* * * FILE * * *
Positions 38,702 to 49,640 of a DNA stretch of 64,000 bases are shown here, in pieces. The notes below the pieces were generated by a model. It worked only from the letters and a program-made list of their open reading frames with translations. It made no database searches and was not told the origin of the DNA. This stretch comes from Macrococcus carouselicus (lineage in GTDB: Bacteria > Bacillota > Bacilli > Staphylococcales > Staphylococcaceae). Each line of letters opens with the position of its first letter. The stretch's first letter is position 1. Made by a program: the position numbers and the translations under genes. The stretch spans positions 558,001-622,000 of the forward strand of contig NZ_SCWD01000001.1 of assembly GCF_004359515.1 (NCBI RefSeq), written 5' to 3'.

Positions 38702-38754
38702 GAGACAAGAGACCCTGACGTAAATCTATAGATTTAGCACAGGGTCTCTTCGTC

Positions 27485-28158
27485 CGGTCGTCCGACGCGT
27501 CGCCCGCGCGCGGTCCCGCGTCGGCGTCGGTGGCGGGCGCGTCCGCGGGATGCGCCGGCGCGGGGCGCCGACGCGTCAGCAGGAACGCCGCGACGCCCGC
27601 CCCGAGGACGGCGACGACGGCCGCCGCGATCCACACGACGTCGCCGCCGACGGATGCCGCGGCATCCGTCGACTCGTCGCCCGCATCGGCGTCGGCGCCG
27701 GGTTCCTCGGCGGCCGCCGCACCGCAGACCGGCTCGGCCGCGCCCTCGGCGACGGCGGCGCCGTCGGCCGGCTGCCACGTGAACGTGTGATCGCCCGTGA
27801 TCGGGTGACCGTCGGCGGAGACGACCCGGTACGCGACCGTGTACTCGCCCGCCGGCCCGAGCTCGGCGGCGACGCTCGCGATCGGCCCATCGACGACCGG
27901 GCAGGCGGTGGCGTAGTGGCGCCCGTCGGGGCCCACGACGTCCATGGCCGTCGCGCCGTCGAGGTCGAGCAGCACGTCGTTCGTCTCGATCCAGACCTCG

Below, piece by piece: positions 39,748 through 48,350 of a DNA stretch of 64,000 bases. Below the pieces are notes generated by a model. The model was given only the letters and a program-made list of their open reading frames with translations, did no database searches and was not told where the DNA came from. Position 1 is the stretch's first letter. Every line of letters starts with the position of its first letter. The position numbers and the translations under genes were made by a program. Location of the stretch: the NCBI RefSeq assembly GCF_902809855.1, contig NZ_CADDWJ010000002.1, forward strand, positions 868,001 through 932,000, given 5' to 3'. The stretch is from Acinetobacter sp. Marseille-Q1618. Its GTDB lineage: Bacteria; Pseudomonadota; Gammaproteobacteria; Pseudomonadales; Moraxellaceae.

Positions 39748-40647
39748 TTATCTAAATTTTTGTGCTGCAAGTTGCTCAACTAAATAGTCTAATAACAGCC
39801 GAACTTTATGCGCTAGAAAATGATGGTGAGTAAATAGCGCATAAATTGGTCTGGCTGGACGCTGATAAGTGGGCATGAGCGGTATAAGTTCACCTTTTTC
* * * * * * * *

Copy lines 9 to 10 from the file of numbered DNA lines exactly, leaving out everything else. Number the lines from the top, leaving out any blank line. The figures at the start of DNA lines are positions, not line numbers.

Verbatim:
27801 TCGGGTGACCGTCGGCGGAGACGACCCGGTACGCGACCGTGTACTCGCCCGCCGGCCCGAGCTCGGCGGCGACGCTCGCGATCGGCCCATCGACGACCGG
27901 GCAGGCGGTGGCGTAGTGGCGCCCGTCGGGGCCCACGACGTCCATGGCCGTCGCGCCGTCGAGGTCGAGCAGCACGTCGTTCGTCTCGATCCAGACCTCG